|The Bone Clocks
"I fling open my bedroom curtains, and there's the thirsty sky and the wide river full of ships and boats and stuff, but I'm already thinking of Vinny's chocolaty eyes, shampoo down Vinny's back, beads of sweat on Vinny's shoulders, and Vinny's sly laugh, and now my heart's going mental and, God, I wish I was waking up at Vinny's place in Peacock Street and not in my stupid bedroom."
Following a scalding row with her mother, fifteen-year-old Holly Sykes slams the door on her old life. But Holly is no typical teenage runaway: a sensitive child once contacted by voices she knew only as “the radio people,” Holly is a lightning rod for psychic phenomena. Now, as she wanders deeper into the English countryside, visions and coincidences reorder her reality until they assume the aura of a nightmare brought to life.
For Holly has caught the attention of a cabal of dangerous mystics—and their enemies. But her lost weekend is merely the prelude to a shocking disappearance that leaves her family irrevocably scarred. This unsolved mystery will echo through every decade of Holly’s life, affecting all the people Holly loves—even the ones who are not yet born.
A Cambridge scholarship boy grooming himself for wealth and influence, a conflicted father who feels alive only while reporting from occupied Iraq, a middle-aged writer mourning his exile from the bestseller list—all have a part to play in this surreal, invisible war on the margins of our world. From the medieval Swiss Alps to the nineteenth-century Australian bush, from a hotel in Shanghai to a Manhattan townhouse in the near future, their stories come together in moments of everyday grace and extraordinary wonder.
I really wanted to bring you this amazing, enlightened review that broke everything down intelligently... yeah, not going to happen. I think being myself and giving you an Amberific review will have to do. You might be wondering if I liked the book? Well, yes reader... I did. As usual, David Mitchell brings out all his big guns for this novel and you can certainly be prepared to work hard for the reward. The Bone Clocks tells a story of heartbreaking truth, gives you an eerie feeling of impending doom and thoughts on eternal life and human bodies decaying. How can I summarize this book to you?! Each chapter is in a way a novel by itself... not unlike Mitchell's other work. I've heard in some of his interviews that this is because he can't seem to write longer than 100 pages in one place and with one person before he feels the need to move on. Oh, and before I get into the plot... I just need to mention how SMOOTH the pages are, whatever paper they used for this hardcover is divine. I found myself 'feeling up' the book quite a bit during my quiet time.
The Bone Clocks is made up of six parts of roughly 100 pages each. Part one starts the story of Holly Sykes (the ultimate character that underlines every part of the book) and her runaway escapades after having her heart broken by a typical 'first love'. Nothing extremely unexpected or unusual except for a few glimpses into the strange (Holly's brother giving her unclear parting words and happening upon a strange woman who wants 'sanctuary' and finally a showdown of epic weirdness at a stop along the way). One line from this first section really hit home for me, "being born's a hell of a lottery". For some reason that line really stood out for me and helped me connect with Holly Sykes, being the child who sees what could have been when viewing the life of others around her. Who doesn't imagine that every now and then?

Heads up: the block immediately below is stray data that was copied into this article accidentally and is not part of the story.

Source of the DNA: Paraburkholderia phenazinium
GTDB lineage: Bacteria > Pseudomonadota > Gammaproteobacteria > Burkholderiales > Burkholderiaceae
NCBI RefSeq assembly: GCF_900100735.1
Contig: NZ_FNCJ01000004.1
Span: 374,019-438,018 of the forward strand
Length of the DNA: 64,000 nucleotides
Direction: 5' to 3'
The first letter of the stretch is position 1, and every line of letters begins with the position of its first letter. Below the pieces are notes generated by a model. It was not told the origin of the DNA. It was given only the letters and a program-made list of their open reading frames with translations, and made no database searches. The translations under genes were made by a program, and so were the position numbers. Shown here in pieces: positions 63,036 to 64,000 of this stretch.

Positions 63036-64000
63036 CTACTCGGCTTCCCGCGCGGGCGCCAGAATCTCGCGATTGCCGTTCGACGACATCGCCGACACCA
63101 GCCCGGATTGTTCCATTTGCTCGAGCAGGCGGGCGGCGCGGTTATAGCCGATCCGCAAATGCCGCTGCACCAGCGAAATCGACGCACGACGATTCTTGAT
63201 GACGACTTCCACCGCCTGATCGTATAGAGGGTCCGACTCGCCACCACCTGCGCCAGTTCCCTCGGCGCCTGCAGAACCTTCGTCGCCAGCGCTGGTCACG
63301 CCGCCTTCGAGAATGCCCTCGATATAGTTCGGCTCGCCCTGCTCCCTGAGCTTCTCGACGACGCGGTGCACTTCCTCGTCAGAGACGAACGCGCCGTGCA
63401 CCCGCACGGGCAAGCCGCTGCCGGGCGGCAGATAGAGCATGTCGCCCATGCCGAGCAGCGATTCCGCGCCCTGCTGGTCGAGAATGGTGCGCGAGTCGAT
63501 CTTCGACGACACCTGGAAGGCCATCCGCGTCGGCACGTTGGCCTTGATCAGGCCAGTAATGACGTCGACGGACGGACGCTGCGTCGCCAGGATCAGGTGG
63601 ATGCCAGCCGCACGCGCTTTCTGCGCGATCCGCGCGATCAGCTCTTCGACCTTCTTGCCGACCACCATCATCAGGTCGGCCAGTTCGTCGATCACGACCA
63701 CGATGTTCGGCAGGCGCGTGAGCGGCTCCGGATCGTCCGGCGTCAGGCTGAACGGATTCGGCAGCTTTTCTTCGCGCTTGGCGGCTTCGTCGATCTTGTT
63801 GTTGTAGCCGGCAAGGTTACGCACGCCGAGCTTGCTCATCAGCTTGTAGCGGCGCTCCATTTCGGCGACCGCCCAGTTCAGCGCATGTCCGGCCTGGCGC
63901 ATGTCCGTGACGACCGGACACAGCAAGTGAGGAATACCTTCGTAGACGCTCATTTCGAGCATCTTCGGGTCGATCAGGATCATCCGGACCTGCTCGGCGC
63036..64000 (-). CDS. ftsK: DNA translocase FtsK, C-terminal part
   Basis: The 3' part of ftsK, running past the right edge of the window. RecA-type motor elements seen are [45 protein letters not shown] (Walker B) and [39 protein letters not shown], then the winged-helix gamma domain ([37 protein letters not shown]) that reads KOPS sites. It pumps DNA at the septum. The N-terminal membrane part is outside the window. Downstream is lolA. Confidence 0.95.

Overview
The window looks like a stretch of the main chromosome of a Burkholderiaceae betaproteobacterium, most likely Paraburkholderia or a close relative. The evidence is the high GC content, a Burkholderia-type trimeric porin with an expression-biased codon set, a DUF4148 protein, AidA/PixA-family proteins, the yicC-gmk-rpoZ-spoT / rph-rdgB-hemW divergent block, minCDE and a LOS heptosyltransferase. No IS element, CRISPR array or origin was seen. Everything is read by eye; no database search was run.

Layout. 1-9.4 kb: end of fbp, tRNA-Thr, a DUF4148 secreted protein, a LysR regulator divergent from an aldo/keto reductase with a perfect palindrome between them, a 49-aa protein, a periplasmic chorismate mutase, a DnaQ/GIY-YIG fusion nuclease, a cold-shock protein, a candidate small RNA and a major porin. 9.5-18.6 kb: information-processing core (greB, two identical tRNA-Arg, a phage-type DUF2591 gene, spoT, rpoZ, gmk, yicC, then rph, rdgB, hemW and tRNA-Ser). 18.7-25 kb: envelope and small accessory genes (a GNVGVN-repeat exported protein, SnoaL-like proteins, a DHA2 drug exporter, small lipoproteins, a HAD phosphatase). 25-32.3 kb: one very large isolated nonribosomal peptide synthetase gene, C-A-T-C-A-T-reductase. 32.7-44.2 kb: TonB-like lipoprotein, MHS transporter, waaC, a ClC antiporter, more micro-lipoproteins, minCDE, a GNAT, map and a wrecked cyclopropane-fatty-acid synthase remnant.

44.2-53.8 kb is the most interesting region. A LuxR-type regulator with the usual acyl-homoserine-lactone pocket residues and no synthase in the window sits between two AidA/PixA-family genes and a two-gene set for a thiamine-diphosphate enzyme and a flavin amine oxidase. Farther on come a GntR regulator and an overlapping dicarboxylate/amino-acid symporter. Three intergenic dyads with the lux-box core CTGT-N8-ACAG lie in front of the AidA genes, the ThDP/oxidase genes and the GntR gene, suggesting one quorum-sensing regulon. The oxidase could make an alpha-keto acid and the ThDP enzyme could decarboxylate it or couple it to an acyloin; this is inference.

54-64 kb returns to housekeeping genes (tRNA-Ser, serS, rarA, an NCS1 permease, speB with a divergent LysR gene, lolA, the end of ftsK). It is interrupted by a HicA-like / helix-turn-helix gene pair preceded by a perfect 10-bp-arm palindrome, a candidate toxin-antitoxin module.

After we meet Holly in the first section, we get thrust into the second act that follows Hugo Lamb. This section was a little less exciting for me but still important to the overall plot line. Hugo Lamb crosses paths with Holly, giving us a different perspective on her life. Actually, each part has glimpses of Holly from all different angles, which is super interesting. Moving on, we have two more parts of "normality"... one that follows Ed the war reporting Journalist married to Holly Sykes and Crispin Hershey, a middle-aged Author that bumps into Holly at a book fair. We again get to see Holly in so many ways, through the eyes of a husband and a fellow prize winning Author. Crispin Hershey's section is FILLED with put downs to the literary world and the snobbery surrounding it. This was actually quite enjoyable but also became a little tedious after awhile. I started saying, "I get it! I get it! Enough already!". But still, it was fun to read for a bit. By section five, things start getting REAL strange, we finally see what the heck is going on in the background and things come to a head. I don't want to spoil anything for you, so I won't go any farther. Those sci-fi/funky parts reminded me of L. Ron Hubbard and Scientology, but want to know the funny part? Mitchell predicted that reaction and countered it by actually negating the scientology-ness of the crazy plot line.
Anyways, you'll see for yourself... as for me, I connected with this book more than Cloud Atlas but I can't say I'm a devout Mitchell fan. I'll read his work, he is super talented and I can enjoy the ride he gives us... but I'm not going to break things down and connect all the crazy dots. I know he has recurring characters and he has a plan to connect all his books somehow. Should I follow this giant puzzle down the Mitchell rabbit hole? Maybe, I do like puzzles... but I have a stronger aversion to disappointment, so I won't.
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